“Visiting Walt is a vivid reminder that poetry is nothing less than the greatest conversation ever held. No poet spoke more ardently to the future than Whitman, and here, he is answered by a democratic chorus of his descendents—a hundred of his children talking back to their looming, inescapable, fathomless father.”—Billy Collins
Poets to Come! . . .
Not to-day is to justify me and answer what I am for,
But you, a new brood, native, athletic, continental, greater than before known,
Arouse! for you must justify me.
—Walt Whitman, “Poets to Come”
Consider him sensational, mystical, erotic, and expansive; consider him the good gray poet, the moral crusader, the prophet of Democracy and the enemy of social injustice; or consider him libertarian, unsavory, and controversial. However we may view Walt Whitman, there is no denying his genius. Has there ever been a poet—before or after—so central, so vital to the heartbeat and life of American, and world, poetry?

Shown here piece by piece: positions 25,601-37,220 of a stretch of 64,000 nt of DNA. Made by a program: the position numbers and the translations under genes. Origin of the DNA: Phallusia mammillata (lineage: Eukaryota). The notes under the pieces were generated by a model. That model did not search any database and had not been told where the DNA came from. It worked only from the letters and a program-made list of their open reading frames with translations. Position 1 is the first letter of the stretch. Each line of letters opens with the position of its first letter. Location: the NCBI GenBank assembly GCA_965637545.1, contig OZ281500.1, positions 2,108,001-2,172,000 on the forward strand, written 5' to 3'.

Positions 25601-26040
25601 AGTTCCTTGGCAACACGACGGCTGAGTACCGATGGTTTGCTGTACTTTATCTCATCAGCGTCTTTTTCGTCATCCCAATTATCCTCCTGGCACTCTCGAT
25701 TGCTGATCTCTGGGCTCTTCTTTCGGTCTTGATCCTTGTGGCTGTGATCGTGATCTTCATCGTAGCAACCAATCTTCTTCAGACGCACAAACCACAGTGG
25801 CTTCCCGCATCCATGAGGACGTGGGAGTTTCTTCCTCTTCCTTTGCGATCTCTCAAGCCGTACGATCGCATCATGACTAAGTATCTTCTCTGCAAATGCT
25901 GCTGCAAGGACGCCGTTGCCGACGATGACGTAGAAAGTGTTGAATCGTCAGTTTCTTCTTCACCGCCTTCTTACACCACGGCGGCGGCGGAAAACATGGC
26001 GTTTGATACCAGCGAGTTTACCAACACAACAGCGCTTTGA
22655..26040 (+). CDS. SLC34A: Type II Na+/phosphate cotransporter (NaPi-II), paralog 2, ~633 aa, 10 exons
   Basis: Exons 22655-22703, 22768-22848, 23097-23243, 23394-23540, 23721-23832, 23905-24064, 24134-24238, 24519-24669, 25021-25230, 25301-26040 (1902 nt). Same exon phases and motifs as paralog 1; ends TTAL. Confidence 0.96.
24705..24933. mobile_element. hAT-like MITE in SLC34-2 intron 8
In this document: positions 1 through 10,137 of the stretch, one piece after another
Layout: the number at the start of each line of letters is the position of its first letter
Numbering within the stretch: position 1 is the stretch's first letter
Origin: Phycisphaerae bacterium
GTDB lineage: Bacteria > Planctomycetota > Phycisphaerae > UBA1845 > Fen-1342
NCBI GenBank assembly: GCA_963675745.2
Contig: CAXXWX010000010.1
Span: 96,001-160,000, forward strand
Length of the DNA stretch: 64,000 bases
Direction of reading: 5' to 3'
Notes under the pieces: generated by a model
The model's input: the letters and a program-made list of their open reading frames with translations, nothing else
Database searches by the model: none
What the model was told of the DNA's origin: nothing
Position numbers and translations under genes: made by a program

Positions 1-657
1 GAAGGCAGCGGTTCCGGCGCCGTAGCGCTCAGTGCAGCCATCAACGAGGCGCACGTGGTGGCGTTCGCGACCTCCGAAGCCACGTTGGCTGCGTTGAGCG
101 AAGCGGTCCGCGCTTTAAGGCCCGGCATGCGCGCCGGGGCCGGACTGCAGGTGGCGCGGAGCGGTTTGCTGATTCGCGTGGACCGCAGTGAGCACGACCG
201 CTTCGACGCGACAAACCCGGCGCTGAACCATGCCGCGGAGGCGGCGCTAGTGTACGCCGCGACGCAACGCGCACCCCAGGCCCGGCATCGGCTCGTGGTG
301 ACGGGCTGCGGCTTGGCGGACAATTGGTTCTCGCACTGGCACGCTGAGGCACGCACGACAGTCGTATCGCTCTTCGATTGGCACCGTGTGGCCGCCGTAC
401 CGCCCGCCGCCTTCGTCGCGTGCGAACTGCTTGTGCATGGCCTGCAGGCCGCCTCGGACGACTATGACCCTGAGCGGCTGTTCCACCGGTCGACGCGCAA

Answering the challenge that Whitman issued nearly a hundred and fifty years ago in “Poets to Come,” Sheila Coghill and Thom Tammaro have gathered one hundred poems by one hundred poets bearing witness to Whitman's great inheritance. Poets as diverse as Sherman Alexie, Sharon Olds, Langston Hughes, Anne Waldman, Pablo Neruda, and Erica Jong fill the pages of Visiting Walt: Poems Inspired by the Life and Work of Walt Whitman and, in true Whitman tradition, form a democratic chorus of celebration and homage to the undeniable resonance of the poet's spirit.
Visiting Walt is a reminder and renewal, at the dawn of a new millennium, of the centrality of Whitman's influence on American and global literature. As Ed Folsom poignantly remarks in his foreword, “Here are a hundred poems that read Whitman's poems in a hundred different ways, that remake Whitman again and again, that answer what he is for.”
Jorge Louis Borges
and many more